The Buzz

The facts, faces and hum of local politics with Steve Kraske and Dave Helling

BuzzChatter Tuesday: Hanaway gears up for MO governor

02/11/2014 5:00 AM

02/10/2014 3:10 PM

Welcome to Tuesday. Warmer weather is a-comin’, brothers and sisters:

• “Missourians will face a stark choice in 2016. The polices of Barack Obama and Chris Koster have resulted in less economic activity, less control over our health care and, for some of our communities, a broken educational system. I want to lead Missouri in a different direction.” — Catherine Hanaway, who announced Monday that she will be a Republican candidate for governor in 2016.

Hanaway instantly changes the political math in Missouri. Now, Koster, the two-term Democratic attorney general, will have to run a race, and run hard, to win as opposed to enjoying a two-year coronation, which no one ever really expected anyway. Hanaway is smart, able and experienced. But she also faces a lingering question: Just what are the intentions of Republican state Auditor Tom Schweich? Schweich isn’t talking much about higher office because he’s seeking re-election to his current post this year. But he has hinted that he’s also interested in running for governor in 2016, and he appears to have the backing of some of the state’s best-known Republicans, including former Sen. Jack Danforth. So the GOP has some work to do to avoid a primary — or it’ll give Koster an even bigger head start than he already enjoys.

• “Nobody on Planet Earth is intimidated by Tom Schweich.” — Missouri Democratic Party chair Roy Temple

to the St. Louis Beacon

describing the Republican state auditor who’s up for re-election this year.

Bold talk aside, Temple doesn’t have a candidate to run against Schweich, so the auditor appears to be scaring somebody. Democratic state Rep. Jay Swearingen of North Kansas City launched an auditor’s campaign, but recently dropped out.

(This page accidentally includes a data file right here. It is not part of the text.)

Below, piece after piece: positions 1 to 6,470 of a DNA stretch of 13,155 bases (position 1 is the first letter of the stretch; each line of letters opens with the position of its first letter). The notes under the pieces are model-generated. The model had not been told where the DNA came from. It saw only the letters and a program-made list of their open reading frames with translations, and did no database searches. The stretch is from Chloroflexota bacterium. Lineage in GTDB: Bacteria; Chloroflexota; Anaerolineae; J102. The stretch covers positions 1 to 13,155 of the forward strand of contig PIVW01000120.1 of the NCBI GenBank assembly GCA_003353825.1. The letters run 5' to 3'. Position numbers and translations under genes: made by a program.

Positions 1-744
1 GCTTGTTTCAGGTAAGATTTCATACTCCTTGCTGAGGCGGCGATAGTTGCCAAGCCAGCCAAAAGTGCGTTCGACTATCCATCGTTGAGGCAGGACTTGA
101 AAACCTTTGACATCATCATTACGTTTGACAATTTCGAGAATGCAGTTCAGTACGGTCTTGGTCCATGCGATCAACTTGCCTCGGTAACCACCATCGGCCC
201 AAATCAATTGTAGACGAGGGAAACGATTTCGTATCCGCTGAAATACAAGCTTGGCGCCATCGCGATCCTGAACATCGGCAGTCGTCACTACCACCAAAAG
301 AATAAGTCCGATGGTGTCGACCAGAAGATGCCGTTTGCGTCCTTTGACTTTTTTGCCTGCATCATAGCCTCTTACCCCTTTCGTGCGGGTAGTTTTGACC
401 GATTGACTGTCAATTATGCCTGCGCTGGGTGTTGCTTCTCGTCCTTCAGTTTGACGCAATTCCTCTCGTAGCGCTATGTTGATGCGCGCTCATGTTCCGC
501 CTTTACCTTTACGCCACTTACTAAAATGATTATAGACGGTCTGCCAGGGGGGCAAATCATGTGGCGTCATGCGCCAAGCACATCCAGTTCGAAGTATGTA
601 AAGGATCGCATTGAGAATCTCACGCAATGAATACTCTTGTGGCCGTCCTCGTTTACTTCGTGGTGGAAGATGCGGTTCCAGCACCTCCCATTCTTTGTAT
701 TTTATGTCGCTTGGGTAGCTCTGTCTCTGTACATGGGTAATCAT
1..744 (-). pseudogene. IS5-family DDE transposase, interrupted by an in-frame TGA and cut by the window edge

• “A narcissistic loony toon.” — Hillary Clinton talking about Monica Lewinsky,

according to a description

from long-time Clinton family friend Diane Blair, who is now deceased. The description was contained in Blair writings housed at the University of Arkansas where she taught political science.

The Washington Free Beacon, a conservative website, posted this on Sunday evening. According to the report, Blair recounted Hillary Clinton saying that her husband’s affair with Lewinsky was “a lapse, but she says to his credit he tried to break it off, tried to pull away, tried to manage someone who was clearly a 'narcissistic loony toon,’ but it was beyond control.” Hillary Clinton indicated that her husband started the affair because of the toll the deaths of his mother, her father, and their friend Vince Foster had taken on him while “the ugly forces started making up hateful things about them, pounding on them.” If true, it sounds like the former first lady was looking hard for ways to justify what happened.

• “It is clear that Roberts’ campaign and Senator Roberts himself have engaged in a series of actions and issued statements designed to mislead the media and mislead all Kansans about where he actually lives. The Virginian will soon learn that Kansans aren’t that easy to fool and don’t appreciate being insulted.” — the campaign of Milton Wolf in a media statement Monday. The comments refer to a weekend story

on The Buzz

and in The New York Times that raised questions about Roberts’ Kansas residency.

Roberts handed an issue to Wolf this weekend, which Roberts knew was coming the second Wolf filed for his U.S. Senate seat last year. The question of whether Roberts actually lives in Kansas (he doesn’t) or owns property in the state (he does) has hovered around the congressional veteran for years. It’s now clear that Wolf’s entry into the race caused Roberts to arrange rental payments to two of his long-time supporters in Dodge City as a way to gloss over this issue. Roberts so far isn’t showing any signs of major vulnerability to Wolf, who’s an upstart. But questions about residency is a potentially potent place to begin for any tea party challenger.

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